But the best thing about the number is that it’s just a prime example of Pepe being Pepe. Seriously, every second that fuzzy little king prawn is on screen is pure comedy gold. It probably helps, of course, that longtime Pepe performer Bill Barretta wrote the story for Muppets Haunted Mansion, and I could take issue with the fact that he gave all the best bits to his own
character, but who cares, really? If you’re a Pepe fan, this one is a must-watch, even if it is a bit uneven, even if the music mostly sucks, even if Kermit has been replaced by a half-assed imposter.
Another great thing about Muppets Haunted Mansion is that production values are through the roof. Seriously, the special boasts a level of cinematography and special effects you’d expect from a proper feature film. The Disney+ Dolby Vision presentation is also so utterly flawless that I was, at
times, startled by it. The opening sequence features a particularly difficult-to-encode shot of Pepe and Gonzo driving to the titular haunted mansion in the midst of the sort of pea-soup fog that HEVC would have nightmares about if video codecs had subconsciousness. And while that shot is the most extreme example, there are a lot of sequences that must have required a few passes through whatever video encoder Disney+ relies on.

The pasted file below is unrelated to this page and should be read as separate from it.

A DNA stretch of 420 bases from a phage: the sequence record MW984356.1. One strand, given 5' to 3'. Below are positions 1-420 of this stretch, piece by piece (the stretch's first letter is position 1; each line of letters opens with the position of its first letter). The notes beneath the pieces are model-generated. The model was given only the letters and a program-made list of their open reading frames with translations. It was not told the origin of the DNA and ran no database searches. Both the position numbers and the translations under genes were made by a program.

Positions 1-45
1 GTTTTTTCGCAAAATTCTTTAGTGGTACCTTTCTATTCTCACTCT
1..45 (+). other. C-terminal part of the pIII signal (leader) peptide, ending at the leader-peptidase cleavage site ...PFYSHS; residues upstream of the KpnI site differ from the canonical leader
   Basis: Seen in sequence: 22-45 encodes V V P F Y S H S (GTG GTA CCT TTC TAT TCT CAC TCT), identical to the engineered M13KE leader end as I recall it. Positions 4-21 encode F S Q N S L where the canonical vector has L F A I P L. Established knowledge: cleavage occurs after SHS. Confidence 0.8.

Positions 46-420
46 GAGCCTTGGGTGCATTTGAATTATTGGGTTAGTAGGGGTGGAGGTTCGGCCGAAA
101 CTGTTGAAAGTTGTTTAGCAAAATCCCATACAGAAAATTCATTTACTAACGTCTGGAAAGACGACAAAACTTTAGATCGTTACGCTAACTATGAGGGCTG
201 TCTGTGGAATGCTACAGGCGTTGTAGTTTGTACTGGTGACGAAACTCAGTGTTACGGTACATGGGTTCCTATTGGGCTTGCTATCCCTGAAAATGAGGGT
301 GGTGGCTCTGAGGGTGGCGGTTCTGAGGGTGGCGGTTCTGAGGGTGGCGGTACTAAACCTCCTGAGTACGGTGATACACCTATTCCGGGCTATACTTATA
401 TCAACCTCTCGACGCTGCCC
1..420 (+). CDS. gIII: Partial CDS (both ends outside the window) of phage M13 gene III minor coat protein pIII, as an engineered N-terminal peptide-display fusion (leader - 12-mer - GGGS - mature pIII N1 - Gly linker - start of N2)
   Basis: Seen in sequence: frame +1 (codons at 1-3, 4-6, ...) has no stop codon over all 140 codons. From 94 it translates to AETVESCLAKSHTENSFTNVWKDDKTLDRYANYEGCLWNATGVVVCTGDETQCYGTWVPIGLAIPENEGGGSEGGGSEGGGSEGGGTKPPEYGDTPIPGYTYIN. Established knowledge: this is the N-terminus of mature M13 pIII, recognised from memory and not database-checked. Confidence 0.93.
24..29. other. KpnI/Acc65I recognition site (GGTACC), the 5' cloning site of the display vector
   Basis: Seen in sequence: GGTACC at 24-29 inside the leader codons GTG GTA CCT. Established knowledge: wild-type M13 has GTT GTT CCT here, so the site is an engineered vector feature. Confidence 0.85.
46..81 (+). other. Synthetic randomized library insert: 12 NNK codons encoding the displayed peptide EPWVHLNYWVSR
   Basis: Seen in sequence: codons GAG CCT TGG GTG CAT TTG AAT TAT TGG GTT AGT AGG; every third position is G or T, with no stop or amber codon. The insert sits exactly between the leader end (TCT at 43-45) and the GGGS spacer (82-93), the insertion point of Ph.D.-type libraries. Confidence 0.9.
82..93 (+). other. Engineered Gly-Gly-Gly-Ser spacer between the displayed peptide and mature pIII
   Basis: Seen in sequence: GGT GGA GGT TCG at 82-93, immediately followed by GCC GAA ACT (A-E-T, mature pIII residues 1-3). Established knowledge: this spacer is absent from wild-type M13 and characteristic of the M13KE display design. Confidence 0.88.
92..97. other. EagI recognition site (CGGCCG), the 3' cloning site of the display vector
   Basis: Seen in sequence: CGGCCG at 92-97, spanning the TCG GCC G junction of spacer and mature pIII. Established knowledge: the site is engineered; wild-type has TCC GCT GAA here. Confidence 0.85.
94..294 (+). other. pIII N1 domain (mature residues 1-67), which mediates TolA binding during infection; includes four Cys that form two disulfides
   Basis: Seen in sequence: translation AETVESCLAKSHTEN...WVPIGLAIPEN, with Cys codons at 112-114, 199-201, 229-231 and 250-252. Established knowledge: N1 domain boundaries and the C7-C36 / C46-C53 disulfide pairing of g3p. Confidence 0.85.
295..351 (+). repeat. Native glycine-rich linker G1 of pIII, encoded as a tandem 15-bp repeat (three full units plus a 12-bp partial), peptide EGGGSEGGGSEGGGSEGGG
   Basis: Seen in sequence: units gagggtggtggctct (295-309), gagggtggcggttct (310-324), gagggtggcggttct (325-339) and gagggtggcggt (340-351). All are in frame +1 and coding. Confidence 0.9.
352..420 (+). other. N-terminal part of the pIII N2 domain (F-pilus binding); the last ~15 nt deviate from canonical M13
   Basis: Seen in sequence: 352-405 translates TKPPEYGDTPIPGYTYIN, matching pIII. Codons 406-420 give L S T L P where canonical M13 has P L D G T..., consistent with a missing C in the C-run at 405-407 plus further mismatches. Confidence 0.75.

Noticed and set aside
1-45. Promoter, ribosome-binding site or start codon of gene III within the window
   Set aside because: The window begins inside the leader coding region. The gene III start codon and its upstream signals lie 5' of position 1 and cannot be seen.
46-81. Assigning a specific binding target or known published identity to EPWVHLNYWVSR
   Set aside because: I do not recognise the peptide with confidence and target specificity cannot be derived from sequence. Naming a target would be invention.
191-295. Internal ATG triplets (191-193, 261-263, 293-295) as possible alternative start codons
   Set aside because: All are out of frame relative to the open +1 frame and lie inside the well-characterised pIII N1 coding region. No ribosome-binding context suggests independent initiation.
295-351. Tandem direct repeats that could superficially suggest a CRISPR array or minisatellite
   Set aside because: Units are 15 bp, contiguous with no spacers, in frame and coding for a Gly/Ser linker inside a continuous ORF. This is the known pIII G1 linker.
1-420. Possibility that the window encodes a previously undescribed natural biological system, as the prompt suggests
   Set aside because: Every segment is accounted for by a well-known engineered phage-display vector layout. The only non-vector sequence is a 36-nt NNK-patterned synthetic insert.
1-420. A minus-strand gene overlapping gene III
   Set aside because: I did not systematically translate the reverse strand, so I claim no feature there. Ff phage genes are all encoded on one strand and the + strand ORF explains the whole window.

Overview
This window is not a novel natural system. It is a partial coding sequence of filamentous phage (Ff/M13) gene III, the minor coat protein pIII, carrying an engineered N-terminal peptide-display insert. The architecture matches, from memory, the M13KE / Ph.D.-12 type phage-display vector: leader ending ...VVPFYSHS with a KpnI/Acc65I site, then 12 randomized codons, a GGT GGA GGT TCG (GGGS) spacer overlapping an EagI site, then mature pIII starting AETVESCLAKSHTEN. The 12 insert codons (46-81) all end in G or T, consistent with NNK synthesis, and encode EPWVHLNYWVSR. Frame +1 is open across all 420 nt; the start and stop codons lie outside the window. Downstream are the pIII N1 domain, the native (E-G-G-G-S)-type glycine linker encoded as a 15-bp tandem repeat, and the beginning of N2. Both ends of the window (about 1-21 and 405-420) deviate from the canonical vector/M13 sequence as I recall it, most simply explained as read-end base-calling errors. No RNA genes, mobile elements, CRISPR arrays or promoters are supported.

Unsurprisingly, given the subject matter, Haunted Mansion sports some pretty dark cinematography, and the Dolby Vision grading gives the imagery a lot of depth in the shadows while also leaving some dynamic range for the specular highlights of spectral apparitions.
Production- and presentation-wise, the only complaints I have are related to the audio, which lacks a little in terms of dynamics and could have benefited from a bit more activity in the surrounds or, at the very least, a bit more consistency in the surround mixing. Dialogue is always presented cleanly and clearly, and the music—whatever you want to say about its compositional quality—is always delivered with good fidelity. But whoever did the final mix seemingly couldn’t decide between a full-on cinematic surround experience or a front-heavy TV-special vibe, and switched between those two extremes from scene to scene with apparently no rhyme or reason.
For all the nits picked above, though, Muppets Haunted Mansion ends up being a pretty good time, mostly due to the antics of Pepe combined with the gorgeousness of the imagery. If you have kids, I’m also pretty sure they’ll love the whole thing. And that, ultimately, is the thing I like best about this special. Fun Halloween specials that can be enjoyed by the whole family are few and far between, and it’s nice to see another one added to the mix, even if it’s not quite as good as it could have been.
Dennis Burger is an avid Star Wars scholar, Tolkien fanatic, and Corvette enthusiast who somehow also manages to find time for technological passions including high-end audio, home automation, and video gaming. He lives in the armpit of Alabama with his wife Bethany and their four-legged child Bruno, a 75-pound American Staffordshire Terrier who thinks he’s a Pomeranian.